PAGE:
That's why the stock market pays better than the bond market on average. There's more risk. The stock market pays about 9% annually on average, and the bond market pays about 5% annually on average. What you're asking me to do is to ignore all the years that I lost money when calculating my "reward" (i.e. my expected value).
"Risk" is not the same as "loss," and "reward" is not the same as "win." The reward is the expected value; the average that you'll win or lose. You incorporate both the good results and the bad results, weighing them according to their likelihood. The risk is not a measure of your maximum loss, it's a measure of how much variance there is. Then you can compare the risk and the reward to see if it's a tradeoff you're willing to make.
Incorrect. The AVERAGE expected value (i.e. reward) has to be higher to justify more risk.Originally Posted by Tucker Case
That's why I said it comes down to how much risk you're willing to tolerate. Taking the gamble of getting laid off is clearly the superior choice from an EV standpoint, it just depends if you're willing to take on more risk for more reward. Stocks versus bonds.Originally Posted by Tucker Case
Ya but I'm not the national average.Originally Posted by Tucker Case
...and since I only lose that money 10% of the time, that's a good bet.Originally Posted by Tucker Case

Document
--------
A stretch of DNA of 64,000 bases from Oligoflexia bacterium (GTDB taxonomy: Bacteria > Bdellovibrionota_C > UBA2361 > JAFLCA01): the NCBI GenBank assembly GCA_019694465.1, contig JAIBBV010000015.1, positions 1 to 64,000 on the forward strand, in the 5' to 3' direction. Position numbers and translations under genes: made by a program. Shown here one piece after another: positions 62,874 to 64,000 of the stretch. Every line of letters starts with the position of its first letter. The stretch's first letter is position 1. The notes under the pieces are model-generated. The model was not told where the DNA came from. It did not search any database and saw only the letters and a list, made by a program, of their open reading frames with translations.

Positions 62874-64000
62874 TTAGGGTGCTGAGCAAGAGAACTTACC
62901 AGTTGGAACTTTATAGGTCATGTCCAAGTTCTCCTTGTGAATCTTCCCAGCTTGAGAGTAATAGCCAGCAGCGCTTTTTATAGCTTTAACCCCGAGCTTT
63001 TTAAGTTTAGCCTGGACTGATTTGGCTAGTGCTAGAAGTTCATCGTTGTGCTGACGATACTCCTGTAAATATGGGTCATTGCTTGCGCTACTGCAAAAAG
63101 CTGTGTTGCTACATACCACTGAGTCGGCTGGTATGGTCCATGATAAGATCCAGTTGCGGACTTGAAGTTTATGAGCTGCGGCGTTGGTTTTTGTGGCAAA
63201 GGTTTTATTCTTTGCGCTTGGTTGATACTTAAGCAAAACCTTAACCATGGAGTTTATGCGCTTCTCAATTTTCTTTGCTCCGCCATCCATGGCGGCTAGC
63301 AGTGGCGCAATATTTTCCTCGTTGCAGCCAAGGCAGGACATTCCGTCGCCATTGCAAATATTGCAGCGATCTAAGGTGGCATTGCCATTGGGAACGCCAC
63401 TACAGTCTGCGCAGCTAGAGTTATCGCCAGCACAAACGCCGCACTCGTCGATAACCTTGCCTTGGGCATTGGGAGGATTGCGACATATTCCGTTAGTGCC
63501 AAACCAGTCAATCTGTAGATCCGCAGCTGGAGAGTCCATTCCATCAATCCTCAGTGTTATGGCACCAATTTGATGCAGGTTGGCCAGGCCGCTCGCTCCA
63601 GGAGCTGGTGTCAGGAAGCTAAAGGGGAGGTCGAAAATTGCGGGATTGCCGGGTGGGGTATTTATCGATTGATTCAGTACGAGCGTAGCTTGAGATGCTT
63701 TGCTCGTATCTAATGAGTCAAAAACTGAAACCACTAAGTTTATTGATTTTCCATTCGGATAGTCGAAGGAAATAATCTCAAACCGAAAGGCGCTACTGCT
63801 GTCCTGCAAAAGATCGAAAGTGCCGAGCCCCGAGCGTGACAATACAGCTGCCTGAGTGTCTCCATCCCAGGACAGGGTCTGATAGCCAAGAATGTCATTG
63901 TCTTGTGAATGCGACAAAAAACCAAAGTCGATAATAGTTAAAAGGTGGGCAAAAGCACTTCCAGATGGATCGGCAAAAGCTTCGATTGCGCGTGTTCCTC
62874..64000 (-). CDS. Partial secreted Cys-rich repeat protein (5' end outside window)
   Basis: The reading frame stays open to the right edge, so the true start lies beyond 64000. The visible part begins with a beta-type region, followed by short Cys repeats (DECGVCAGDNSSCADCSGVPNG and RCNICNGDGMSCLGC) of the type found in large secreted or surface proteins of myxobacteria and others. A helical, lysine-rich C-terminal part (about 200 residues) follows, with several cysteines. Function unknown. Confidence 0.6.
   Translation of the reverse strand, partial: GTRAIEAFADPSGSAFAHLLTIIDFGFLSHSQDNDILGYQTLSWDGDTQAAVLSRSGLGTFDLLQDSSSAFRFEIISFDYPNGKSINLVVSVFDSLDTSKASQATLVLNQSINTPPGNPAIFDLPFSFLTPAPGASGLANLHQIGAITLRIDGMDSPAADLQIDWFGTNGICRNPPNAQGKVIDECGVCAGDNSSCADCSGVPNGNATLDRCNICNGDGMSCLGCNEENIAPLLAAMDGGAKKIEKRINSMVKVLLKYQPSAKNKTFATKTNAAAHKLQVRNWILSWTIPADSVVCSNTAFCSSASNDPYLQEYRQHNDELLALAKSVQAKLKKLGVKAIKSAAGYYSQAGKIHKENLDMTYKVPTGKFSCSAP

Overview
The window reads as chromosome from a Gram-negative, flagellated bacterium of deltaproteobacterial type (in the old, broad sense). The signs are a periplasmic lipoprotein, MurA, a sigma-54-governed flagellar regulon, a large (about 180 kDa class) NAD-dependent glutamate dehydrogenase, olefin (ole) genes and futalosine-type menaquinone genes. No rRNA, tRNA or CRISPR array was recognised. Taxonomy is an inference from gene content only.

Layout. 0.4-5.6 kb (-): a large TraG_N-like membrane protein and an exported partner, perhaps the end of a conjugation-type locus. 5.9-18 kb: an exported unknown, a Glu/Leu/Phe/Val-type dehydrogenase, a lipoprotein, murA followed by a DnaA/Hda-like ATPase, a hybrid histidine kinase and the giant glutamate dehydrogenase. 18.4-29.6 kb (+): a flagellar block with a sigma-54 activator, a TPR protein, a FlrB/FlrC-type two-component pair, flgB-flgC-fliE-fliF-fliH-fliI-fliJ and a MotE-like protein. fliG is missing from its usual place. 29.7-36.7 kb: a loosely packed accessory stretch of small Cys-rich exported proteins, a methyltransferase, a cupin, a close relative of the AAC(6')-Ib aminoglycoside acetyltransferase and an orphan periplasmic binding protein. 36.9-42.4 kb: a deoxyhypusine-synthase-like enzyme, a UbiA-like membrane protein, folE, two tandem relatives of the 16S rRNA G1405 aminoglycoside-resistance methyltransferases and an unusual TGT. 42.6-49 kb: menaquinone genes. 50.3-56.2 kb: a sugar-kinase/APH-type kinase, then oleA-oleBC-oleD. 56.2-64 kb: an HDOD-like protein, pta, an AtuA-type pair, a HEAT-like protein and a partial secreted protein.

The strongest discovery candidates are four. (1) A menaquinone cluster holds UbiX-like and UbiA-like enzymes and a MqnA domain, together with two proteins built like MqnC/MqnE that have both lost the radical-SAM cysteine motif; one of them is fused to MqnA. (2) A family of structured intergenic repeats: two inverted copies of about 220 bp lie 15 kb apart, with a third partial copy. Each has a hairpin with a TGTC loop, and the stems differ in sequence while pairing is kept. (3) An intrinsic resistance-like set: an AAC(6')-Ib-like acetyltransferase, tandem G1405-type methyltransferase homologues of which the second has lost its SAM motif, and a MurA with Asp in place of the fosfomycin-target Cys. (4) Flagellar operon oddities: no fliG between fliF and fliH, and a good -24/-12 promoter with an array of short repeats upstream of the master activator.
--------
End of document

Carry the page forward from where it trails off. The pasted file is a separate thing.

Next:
"Reward" does not necessarily imply positive economic gain. Losing less money (or not losing any money) can be a reward too.Originally Posted by Tucker Case
Wrong. I am betting a certain amount of money (which I can estimate based on my salary, my potential unemployment benefits, and the estimated amount of time I'd be out of work), weighing the probabilities, and deciding whether the risk/reward trade off is worth it.Originally Posted by Tucker Case
It's only "gambling" in the same sense that any financial decision is gambling.
Then you should understand the concept of expected value. That was probably the first thing I learned about poker.Originally Posted by Tucker Case
The problem with the poker analogy is that the concept of risk doesn't exist in poker. You ALWAYS make the play that will earn you the most money over the long term (i.e. the play with the highest reward) regardless of the risk/variance in any individual hand. Good poker players never play scared. If you have a 2% chance of hitting your out and your pot odds are 1%, you pony up the cash even though you're going to lose it 98% of the time.
That isn't true in finance. We assume at least some degree of risk-aversion. Why? Because we aren't playing hundreds of thousands of hands where the bad beats and lucky breaks will even out over time; we're only playing a few hands over the course of our entire lives. In finance, the more risky the gambit, the higher my average reward needs to be. Conversely, the higher my average reward, the more risk I'm willing to tolerate.
The reward (expected value) is higher in the layoff scenario. The risk is also higher (since the variance is greater). Whether you're willing to tolerate more risk for more reward just depends on how risk-averse you are.Originally Posted by Tucker Case
I think you are confused as to what "risk" is. Risk is a measure of uncertainty, not a measure of loss. For example, it's much more risky for me to jump out of an airplane with a parachute than for me to jump out of an airplane WITHOUT a parachute. In the latter case, I know with nearly 100% certainty what will happen. There is virtually no risk.Originally Posted by Tucker Case